tech

Honda to test fuel-cell taxis

3 Comments
By Takashi Takada

Honda Motor Co Ltd will start operation of taxis using its "Clarity Fuel Cell" fuel-cell vehicle (FCV) on a trial basis in July.

The period of the test operation is planned to be three years. This project is aimed at expanding the application of FCVs, which are currently used only for government and municipal offices. Also, driving data, etc obtained through the test operation will be used for research and development for improving FCV performance.

Honda will conduct the test with help from Teito Motor Transportation Co Ltd, Sendai Taxi in Miyagi Prefecture, Omiya Jidosha in Saitama Prefecture and Hino Traffic Co Ltd in Yokohama.

Honda will lease two vehicles to each of Teito Motor Transportation and Sendai Taxi and one vehicle to each of Omiya Jidosha and Hino Traffic. The four taxi companies will use the FCVs for commercial purpose.

The FCV can travel about 750 km per charge, and it takes about three minutes to fill the vehicle with hydrogen. It is a sedan-type FCV with five seats.

© Japan Today

©2019 GPlusMedia Inc.

3 Comments
Login to comment

Not many vehicles at all, but this is the way it starts. Fleets of taxis and commercially owned vehicles will get bigger and bigger, which will support the infrastructure, which lowers costs and widens the markets. The article really should mention that the H2 you put into your car is free, for now, so if you drive the vehicle A LOT, the high price tag might still make it useful for you.

Not sure when I will be getting my FCV. I was really excited about getting one until I found out I had to wait because there was no H2 nearby. Then I found out that the H2 station will be a good distance from my home. Then I found out that it has no plug in capability for charging just for short trips.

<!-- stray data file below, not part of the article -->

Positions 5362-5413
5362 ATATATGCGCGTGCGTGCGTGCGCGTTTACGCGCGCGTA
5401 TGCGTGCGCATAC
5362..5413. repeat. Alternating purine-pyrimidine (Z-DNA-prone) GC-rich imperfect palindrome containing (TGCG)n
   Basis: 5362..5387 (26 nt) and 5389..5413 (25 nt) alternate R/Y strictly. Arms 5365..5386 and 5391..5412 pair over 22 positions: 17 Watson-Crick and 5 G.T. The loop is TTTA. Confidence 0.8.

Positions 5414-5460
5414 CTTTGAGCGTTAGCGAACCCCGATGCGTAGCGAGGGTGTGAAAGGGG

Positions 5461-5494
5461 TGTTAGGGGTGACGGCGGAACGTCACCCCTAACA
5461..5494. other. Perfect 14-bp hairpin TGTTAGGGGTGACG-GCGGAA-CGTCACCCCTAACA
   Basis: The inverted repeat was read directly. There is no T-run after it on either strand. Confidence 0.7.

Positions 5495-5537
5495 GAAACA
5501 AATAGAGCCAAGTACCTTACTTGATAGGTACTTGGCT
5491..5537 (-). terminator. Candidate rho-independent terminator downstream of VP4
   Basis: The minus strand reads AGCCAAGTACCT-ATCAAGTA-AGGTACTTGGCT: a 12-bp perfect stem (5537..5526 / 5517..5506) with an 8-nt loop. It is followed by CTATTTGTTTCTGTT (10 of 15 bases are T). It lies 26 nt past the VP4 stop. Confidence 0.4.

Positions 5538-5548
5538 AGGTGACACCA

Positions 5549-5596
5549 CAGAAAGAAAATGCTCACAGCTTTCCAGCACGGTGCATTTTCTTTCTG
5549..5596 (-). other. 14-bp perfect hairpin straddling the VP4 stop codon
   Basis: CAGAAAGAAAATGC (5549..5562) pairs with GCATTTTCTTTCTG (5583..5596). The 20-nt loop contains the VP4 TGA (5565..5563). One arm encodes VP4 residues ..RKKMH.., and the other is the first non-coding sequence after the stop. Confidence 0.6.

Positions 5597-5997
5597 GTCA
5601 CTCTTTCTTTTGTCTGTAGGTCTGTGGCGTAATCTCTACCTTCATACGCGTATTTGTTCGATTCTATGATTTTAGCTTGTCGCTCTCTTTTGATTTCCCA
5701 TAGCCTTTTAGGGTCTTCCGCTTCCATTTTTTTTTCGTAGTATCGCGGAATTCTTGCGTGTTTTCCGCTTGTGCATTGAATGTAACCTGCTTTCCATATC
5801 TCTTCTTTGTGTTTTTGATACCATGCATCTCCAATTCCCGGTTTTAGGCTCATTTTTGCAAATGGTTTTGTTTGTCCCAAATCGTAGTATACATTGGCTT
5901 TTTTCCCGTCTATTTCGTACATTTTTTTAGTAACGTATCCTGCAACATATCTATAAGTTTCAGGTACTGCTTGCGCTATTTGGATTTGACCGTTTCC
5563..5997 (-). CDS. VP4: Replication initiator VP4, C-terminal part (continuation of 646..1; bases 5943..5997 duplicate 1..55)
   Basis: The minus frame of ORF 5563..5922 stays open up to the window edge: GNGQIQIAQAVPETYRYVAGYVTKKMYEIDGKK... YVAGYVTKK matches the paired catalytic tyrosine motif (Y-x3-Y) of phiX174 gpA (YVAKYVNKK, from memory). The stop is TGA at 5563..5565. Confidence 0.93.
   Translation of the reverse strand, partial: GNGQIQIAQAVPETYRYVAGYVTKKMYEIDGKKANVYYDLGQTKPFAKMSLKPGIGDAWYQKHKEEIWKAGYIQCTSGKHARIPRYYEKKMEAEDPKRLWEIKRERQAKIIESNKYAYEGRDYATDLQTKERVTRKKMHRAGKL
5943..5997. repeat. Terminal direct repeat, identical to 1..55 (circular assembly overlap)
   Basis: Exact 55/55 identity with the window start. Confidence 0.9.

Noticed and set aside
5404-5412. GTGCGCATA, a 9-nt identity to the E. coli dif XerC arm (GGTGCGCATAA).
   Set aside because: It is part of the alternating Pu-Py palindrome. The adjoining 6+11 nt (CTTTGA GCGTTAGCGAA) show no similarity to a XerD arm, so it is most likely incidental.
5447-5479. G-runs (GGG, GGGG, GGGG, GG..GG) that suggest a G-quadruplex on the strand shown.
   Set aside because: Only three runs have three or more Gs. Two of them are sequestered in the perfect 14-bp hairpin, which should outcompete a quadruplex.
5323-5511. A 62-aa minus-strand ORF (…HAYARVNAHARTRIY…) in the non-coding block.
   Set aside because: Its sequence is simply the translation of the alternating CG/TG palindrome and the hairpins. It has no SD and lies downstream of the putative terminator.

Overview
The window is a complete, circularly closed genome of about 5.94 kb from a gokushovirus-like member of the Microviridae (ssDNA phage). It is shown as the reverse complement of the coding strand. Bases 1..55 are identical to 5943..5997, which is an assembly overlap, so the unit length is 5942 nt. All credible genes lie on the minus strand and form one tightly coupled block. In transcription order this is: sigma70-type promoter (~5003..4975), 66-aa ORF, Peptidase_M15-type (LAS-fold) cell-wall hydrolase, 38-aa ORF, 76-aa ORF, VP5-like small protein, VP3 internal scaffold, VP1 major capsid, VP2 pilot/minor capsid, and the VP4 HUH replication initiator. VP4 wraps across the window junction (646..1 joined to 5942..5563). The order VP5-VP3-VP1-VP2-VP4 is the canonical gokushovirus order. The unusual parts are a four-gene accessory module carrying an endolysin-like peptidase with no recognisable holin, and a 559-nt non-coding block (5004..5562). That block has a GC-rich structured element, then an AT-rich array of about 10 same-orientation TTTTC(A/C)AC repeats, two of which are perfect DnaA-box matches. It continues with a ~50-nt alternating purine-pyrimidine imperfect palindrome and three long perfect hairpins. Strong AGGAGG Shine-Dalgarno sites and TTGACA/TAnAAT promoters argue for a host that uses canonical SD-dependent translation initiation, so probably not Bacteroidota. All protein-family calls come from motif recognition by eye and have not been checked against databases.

They want people to buy them and use them intensively every day, and I am just not that kind of driver. So I will just have to sit back and watch for a while.

"The FCV can travel about 750 km per charge, and it takes about three minutes to fill the vehicle w"

You know, a conspiracy theorist would conclude from the FCV coverage that the press has been bought off by Tesla. I have yet to see an FCV article written by someone who is not an idiot, or who has an idea what a fuel cell is or what it does. An FCV is not "charged" with hydrogen. It has a tank that gets filled up with H2 from a pump at a filling station. Do you "charge" your car with fossil fuel gasoline? Like I said, a conspiracy theorist would conclude that all of this erroneous coverage occurs on purpose, but an alternative hypothesis is that every journalist on the planet knows less about most things than I do. Could that really be true?

Or there is the breathless slobbering about how x is the greatest thing ever, like home battery systems, but they just wind up being impossible to justify financially. More useless journalism. Sigh. I guess it is nice that people know more about these technologies, but it usually comes with such a large dose of misinformation that I wonder if it is worth it.

0 ( +1 / -1 )

Let me suggest something truly revolutionary: JapanToday should make some donation to Wikipedia, just a teeny tiny amount, and then put a link, just ONE LINK, at the end of every story, to a related topic. It would get people thinking, or it might present an alternate viewpoint, or maybe not.

AND/OR put a link to one or more earlier JapanToday stories. You already have the stories, so it costs you zero to guide people to those earlier stories and get a few more page views. Anyone clicking on today's story is KNOWN to be interested in the topic, so send them to other stories on the same topic.

We can have smarter readers, smarter comments, and more page views. Minimal cost.

0 ( +1 / -1 )

I like the way you think, 5SpeedRacer5!

0 ( +0 / -0 )

Login to leave a comment

Facebook users

Use your Facebook account to login or register with JapanToday. By doing so, you will also receive an email inviting you to receive our news alerts.

Facebook Connect

Login with your JapanToday account

User registration

Articles, Offers & Useful Resources

A mix of what's trending on our other sites